Hijack Execution Flow: DLL Search Order Hijacking
Created the Monday 25 July 2022. Updated 2 months, 2 weeks ago.
Adversaries may execute their own malicious payloads by hijacking the search order used to load DLLs. Windows systems use a common method to look for required DLLs to load into a program. Hijacking DLL loads may be for the purpose of establishing persistence as well as elevating privileges and/or evading restrictions on file execution.
There are many ways an adversary can hijack DLL loads. Adversaries may plant trojan dynamic-link library files (DLLs) in a directory that will be searched before the location of a legitimate library that will be requested by a program, causing Windows to load their malicious library when it is called for by the victim program. Adversaries may also perform DLL preloading, also called binary planting attacks, by placing a malicious DLL with the same name as an ambiguously specified DLL in a location that Windows searches before the legitimate DLL. Often this location is the current working directory of the program. Remote DLL preloading attacks occur when a program sets its current directory to a remote location such as a Web share before loading a DLL.
Adversaries may also directly modify the search order via DLL redirection, which after being enabled (in the Registry and creation of a redirection file) may cause a program to load a different DLL.
If a search order-vulnerable program is configured to run at a higher privilege level, then the adversary-controlled DLL that is loaded will also be executed at the higher level. In this case, the technique could be used for privilege escalation from user to administrator or SYSTEM or from administrator to SYSTEM, depending on the program. Programs that fall victim to path hijacking may appear to behave normally because malicious DLLs may be configured to also load the legitimate DLLs they were meant to replace.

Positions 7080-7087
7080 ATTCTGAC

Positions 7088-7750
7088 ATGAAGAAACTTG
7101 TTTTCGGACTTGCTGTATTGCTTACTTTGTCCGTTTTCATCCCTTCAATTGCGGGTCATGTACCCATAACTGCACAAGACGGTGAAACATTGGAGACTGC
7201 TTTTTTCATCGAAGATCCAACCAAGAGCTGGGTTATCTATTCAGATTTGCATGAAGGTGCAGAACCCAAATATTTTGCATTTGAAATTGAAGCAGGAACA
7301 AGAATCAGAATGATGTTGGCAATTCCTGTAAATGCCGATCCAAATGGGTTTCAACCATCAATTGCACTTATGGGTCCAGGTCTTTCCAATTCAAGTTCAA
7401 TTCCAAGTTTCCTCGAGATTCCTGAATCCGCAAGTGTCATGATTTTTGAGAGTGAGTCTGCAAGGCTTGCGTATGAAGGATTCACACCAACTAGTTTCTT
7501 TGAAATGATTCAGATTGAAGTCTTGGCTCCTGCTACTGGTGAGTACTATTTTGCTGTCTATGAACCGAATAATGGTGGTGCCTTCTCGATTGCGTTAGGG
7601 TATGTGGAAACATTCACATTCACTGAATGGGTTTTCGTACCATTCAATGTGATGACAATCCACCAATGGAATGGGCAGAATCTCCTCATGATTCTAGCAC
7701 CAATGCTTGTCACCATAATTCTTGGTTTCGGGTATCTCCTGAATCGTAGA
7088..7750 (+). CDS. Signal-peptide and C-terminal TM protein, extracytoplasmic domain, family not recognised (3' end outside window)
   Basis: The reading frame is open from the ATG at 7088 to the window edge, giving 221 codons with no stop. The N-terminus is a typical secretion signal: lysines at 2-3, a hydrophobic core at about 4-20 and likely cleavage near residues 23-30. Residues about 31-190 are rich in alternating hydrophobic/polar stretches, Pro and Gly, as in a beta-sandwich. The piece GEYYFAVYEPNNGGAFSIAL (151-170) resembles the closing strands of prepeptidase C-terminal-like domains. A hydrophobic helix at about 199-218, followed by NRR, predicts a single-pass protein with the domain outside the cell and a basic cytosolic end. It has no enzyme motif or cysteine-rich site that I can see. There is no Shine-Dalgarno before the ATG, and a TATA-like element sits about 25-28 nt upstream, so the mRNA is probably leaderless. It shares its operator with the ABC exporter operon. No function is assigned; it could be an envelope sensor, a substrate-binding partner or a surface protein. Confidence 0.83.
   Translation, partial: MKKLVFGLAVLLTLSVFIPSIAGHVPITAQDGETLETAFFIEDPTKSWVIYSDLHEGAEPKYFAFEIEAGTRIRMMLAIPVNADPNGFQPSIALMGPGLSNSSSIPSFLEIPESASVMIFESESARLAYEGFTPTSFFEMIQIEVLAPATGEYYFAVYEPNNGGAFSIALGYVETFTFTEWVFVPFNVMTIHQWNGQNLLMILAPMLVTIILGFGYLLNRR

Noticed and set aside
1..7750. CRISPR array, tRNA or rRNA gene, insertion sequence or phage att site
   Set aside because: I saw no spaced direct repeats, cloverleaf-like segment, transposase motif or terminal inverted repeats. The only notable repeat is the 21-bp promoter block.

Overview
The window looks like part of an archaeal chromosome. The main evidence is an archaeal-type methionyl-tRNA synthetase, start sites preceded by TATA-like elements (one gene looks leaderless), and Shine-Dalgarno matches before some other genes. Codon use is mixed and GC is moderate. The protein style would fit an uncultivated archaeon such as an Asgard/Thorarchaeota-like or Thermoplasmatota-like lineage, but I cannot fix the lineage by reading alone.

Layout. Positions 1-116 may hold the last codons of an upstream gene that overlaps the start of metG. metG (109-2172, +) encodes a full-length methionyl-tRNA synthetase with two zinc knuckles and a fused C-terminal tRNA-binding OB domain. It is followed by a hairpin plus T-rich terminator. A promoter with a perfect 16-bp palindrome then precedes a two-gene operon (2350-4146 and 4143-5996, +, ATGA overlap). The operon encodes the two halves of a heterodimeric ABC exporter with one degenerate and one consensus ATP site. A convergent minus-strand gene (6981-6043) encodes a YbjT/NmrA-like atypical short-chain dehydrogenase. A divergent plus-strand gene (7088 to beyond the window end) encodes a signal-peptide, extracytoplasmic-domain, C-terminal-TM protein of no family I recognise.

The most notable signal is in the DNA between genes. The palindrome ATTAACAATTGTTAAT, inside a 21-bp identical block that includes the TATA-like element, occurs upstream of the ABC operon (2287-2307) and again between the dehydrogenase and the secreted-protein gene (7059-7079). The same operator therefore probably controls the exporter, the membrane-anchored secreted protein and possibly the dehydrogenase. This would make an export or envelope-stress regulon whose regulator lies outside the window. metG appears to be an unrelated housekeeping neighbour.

The resources provided below are associated links that will give you even more detailed information and research on current evasion technique. It is important to note that, while these resources may be helpful, it is important to exercise caution when following external links. As always, be careful when clicking on links from unknown sources, as they may lead to malicious content.
- Hijack Execution Flow: DLL Search Order Hijacking, Sub-technique T1574.001 - Enterprise | MITRE ATT&CK®
- DLL Hijacking – Penetration Testing Lab
- Windows DLL Hijacking (Hopefully) Clarified | itm4n's blog
- GitHub - Sh0ckFR/DLLirant: DLLirant is a tool to automatize the DLL Hijacking researches on a specified binary.